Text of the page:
If possible, one can also use a reducedorder approximation for \(\varvec{f}\). If the iterative algorithm is expected to converge towards a solution that has the same order of accuracy than the original one, one have to consider an accurate reducedorder model for \(\varvec{f}\). Once the empirical interpolation method may help us for that. However, if a globalintime reduction strategy is considered, it is possible that the dimension M of the loworder vector space becomes too large, leading to a degradation of the whole performance.
An alternative approach would be to consider a family of localintime empirical interpolation methods for \(\varvec{f}\). In this case, we should also consider local models \(\varvec{f}_{(k)}^j\) available in the time slice \([T_j, T_{j+1}[\) which can also be updated at each k from a learning process.
Approximate exponential integrators
In order to make the PARAEXP algorithm globally efficient, it is essential to compute fast and accurate approximate exponential integrators. In the case of the linear heat equation, we have to compute the exponential of a large scale, symmetric sparse matrix A. More precisely, for the the problem \({\dot{\varvec{u}}} = A\varvec{u}\) with initial data \(\varvec{u}(0)=\varvec{u}^0\), we have to compute the solution \(\varvec{u}(t)=\exp (tA)\varvec{u}^0\) for any \(t\in [0,T]\).
Closing discussion
From this review on efficient timeadvance solvers including IMEX, LATIN, PARAEXP and PARAREAL algorithms, we try to show the different ways and tracks to deal with largescale dynamical systems, linear and/or nonlinear terms. For the sake of an easy discussion, we have taken the example of the heat equation (linear or nonlinear). We are aware that this may be too restrictive and nonlinear computational mechanics including for example thermodynamics irreversible problems need more efforts and technical developments. Among the methods discussed above, some of them have been designed to address these problems. This is the case for the LATIN approach for example.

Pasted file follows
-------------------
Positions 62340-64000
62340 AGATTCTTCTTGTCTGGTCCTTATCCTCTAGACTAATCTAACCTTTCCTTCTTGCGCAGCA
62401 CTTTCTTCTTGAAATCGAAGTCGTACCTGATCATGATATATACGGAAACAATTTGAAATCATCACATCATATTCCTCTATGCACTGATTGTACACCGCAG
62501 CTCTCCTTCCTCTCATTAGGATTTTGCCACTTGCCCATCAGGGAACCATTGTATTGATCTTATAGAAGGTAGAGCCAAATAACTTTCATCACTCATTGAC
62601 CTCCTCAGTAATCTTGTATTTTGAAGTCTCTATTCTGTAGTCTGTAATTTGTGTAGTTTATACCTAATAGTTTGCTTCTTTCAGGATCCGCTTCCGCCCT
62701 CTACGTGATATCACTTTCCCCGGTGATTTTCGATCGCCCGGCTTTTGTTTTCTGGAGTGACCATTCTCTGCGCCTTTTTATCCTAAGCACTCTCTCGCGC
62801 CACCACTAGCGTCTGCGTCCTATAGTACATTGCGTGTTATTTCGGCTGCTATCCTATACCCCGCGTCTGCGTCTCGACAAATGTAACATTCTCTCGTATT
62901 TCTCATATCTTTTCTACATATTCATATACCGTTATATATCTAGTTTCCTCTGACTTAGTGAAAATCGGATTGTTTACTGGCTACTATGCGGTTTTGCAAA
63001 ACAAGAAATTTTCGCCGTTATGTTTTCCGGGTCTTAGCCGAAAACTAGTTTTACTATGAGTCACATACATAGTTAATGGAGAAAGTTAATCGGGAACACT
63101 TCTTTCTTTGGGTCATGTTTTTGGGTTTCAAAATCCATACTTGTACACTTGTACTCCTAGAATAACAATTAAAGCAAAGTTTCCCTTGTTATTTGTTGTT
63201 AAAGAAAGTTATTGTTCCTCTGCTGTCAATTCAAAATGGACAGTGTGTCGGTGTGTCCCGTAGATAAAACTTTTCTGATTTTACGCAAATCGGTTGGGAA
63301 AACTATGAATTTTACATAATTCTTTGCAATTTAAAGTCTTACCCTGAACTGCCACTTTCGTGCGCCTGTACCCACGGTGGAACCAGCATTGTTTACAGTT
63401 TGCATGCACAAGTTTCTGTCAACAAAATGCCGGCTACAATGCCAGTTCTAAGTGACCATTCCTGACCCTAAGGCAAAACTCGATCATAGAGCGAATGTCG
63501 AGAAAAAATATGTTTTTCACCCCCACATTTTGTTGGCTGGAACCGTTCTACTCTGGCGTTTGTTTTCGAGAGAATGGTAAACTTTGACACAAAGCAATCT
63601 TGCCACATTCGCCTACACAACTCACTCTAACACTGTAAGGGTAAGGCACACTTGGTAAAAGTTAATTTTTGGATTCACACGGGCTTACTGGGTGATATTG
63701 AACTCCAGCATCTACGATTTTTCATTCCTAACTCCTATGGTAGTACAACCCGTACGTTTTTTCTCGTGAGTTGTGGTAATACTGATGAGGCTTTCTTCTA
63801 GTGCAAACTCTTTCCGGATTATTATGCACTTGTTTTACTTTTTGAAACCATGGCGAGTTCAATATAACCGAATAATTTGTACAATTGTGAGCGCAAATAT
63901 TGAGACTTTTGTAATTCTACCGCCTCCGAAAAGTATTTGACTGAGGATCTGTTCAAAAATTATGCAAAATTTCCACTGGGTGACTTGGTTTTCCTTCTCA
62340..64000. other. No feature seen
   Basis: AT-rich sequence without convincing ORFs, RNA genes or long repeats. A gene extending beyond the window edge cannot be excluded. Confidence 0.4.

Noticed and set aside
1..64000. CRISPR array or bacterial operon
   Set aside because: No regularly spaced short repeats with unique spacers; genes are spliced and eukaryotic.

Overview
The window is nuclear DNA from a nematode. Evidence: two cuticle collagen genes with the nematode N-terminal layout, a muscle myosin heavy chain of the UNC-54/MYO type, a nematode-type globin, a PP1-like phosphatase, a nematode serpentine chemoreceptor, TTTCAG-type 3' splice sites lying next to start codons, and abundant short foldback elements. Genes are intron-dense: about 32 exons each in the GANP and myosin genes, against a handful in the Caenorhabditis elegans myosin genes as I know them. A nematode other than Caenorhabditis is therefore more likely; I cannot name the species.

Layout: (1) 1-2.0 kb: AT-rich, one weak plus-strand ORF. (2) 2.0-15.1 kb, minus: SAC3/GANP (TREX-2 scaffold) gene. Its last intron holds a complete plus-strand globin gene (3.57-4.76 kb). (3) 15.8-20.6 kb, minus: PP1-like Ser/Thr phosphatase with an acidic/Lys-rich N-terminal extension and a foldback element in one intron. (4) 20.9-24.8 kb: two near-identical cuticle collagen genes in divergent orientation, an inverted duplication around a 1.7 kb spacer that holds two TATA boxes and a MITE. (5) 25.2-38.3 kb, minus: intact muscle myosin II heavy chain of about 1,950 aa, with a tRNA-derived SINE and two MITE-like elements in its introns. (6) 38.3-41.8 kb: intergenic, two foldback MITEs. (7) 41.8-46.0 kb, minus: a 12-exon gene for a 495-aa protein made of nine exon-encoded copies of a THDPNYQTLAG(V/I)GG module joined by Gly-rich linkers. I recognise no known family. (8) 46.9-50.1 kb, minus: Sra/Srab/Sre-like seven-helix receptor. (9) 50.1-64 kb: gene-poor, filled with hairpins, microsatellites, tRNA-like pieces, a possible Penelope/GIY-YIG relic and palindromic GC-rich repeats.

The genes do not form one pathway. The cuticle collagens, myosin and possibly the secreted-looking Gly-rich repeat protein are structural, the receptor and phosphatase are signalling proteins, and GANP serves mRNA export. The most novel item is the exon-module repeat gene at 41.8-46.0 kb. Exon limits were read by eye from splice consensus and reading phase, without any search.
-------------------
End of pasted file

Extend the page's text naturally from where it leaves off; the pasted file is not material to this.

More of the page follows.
Time parallelization appears to be a promising key element of speedup. For problems with a small Kolmogorov width, reducedorder modeling may be a supplementary methodology to accelerate the whole time advance solution. For numerous reasons, it is interesting to cast a nonlinear problem into a sequence of linear problems within an iterative process. Linear problems are easier to deal with, and there are dedicated tools like the parallelintime PARAEXP method. On the other hand, an iterative process allows for achieving multifidelity adaptive solvers, using incremental, greedy or learning algorithms. Of course, we have to keep in mind that iterative methods may not converge. So in the design process of the numerical approach, one has to answer to the following questions: is the whole iterative process stable, is it possible to prove the convergence ? If the method is convergent, what is the rate of convergence ? Is it possible to accelerate the convergence ? At convergence, is it sure that the iterative algorithm converges to the solution obtaines with the accuracy we paid at the finest level ? For parallel algorithms, what is the effective speedup ?
Last but not least, managing multifidelity models and multilevel reducedorder models as well as parallelintime algorithms and learning algorithms implemented on distributed memory computer architecture necessarily require data management efforts and smart software engineering.
Conclusions
The first aim of this paper is to review different efficient timeadvance solvers (including IMEX, PARAEXP, LATIN, PARAREAL) and show connections between them. We also try to show the links with quasiNewton approaches and relaxation/projection methods to deal with nonlinear terms. Parallelintime algorithms appear to be a complementary and promising framework for the fast solution of timedependent problems. Finally, reducedorder models (PODbased, principal eigenstructure, a priori reduced bases, ...) can be possibly included to achieve better performance. In a future paper, we will achieve numerical experiments on different hybrid approaches.
Declarations
Open AccessThis article is distributed under the terms of the Creative Commons Attribution 4.0 International License (http://creativecommons.org/licenses/by/4.0/), which permits unrestricted use, distribution, and reproduction in any medium, provided you give appropriate credit to the original author(s) and the source, provide a link to the Creative Commons license, and indicate if changes were made.
Authors’ Affiliations